The NASCAR Cup Series holds its fourth race of the 2020 season Sunday at Phoenix Raceway and, while this race is important, much of the weekend conversation is likely to center around the series’ return in November, when it will serve as the championship race.
No. 14 Mobil 1/Haas Automation Ford Mustang driver Clint Bowyer said he loved that Homestead-Miami Speedway hosted the championship race on its 1.5-mile oval since the 2004 inception of the NASCAR playoffs, but moving the title race to a short track in a fast-growing market like Phoenix is a good move for the sport.
“If there ever was a track that we needed to move our championship to it’s got to be Phoenix,” Bowyer said. “Look at the fan base. It’s grown since I’ve been in the sport. Phoenix is a great opportunity to hold a championship race and I’m looking forward to going to it.”
While the Cup Series teams are focused on winning at Phoenix this weekend, lessons learned in March could lead to a championship in November. NASCAR will also use this weekend to make sure its rules package is conducive to putting on a good show for the fans in November.
In January, NASCAR announced a reduced-downforce package designed to enhance competition on road courses and the circuit’s shorter oval tracks. The changes include significantly smaller spoilers, splitters and other aerodynamic devices in an effort to place a greater emphasis on handling and driver input with less stabilizing downforce on those tracks. The package draws inspiration from similar rules used in the 2017 and 2018 seasons.
“I believe in the short-track product, but we’ve got our work to do,” Bowyer said. “I think the downforce rule that we’ve gone back to is definitely going to help put on a better show for the fans. We’ve got the ability to go there and put on this show in the spring and, if we don’t like it, maybe make some adjustments for the championship.”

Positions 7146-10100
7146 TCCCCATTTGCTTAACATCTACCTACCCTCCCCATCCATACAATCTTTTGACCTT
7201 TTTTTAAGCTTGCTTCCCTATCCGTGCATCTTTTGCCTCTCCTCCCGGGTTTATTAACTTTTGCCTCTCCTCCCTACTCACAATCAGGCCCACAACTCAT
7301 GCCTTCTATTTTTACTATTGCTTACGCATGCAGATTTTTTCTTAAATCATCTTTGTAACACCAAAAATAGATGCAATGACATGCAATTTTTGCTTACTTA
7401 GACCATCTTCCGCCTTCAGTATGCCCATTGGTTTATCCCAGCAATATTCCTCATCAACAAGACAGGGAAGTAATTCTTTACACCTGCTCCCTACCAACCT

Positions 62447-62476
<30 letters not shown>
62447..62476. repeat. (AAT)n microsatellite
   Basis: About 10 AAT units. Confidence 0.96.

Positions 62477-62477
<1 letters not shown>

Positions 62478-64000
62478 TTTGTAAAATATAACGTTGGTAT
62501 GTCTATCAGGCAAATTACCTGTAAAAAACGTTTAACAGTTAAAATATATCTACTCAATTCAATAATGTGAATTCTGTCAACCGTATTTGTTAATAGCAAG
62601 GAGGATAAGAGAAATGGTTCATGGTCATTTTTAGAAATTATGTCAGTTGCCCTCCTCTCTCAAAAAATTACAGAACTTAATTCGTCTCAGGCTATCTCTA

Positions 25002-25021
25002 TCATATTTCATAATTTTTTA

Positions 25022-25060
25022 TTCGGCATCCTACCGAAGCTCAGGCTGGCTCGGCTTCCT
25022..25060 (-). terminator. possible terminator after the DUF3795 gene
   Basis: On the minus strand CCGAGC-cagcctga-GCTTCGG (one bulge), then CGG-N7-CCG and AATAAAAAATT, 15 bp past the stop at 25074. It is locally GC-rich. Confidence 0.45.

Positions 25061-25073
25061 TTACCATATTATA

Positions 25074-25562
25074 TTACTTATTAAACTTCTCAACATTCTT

This weekend’s race marks the third and final leg of a West Coast swing that followed the rain-delayed, season-opening Daytona 500, then trips the last two weekends to Las Vegas Motor Speedway, and Auto Club Speedway in Fontana, California. Bowyer won his fourth career pole but finished 23rd in Fontana after handling issues and a flat tire plagued his race. He arrives in Arizona 16th in points.
Bowyer knows the mile oval at Phoenix can be as challenging as any track on the circuit.
“There are a couple of tough things about Phoenix,” he said. “Finding your stall on pit road is tricky, especially if you are pitted down around the corner. Second is figuring out the restarts now that we start in the dogleg. You have to figure out how to give room to the guy in front of you so you don’t get on the brakes and get hit from behind or screw up and let that guy make it three-wide and you lose a lot of spots. Finally, that sun is tough in Phoenix. You can miss the bottom (groove) the first lap or two because of the sun.”
Phoenix occupies a special place in Bowyer’s heart and history.
The 40-year-old Emporia, Kansas native made his Cup Series debut on the mile oval in the Arizona desert on April 23, 2005, driving for Bill McAnally and Richard Childress. He started 25th and finished 22nd, one lap behind race-winner Kurt Busch.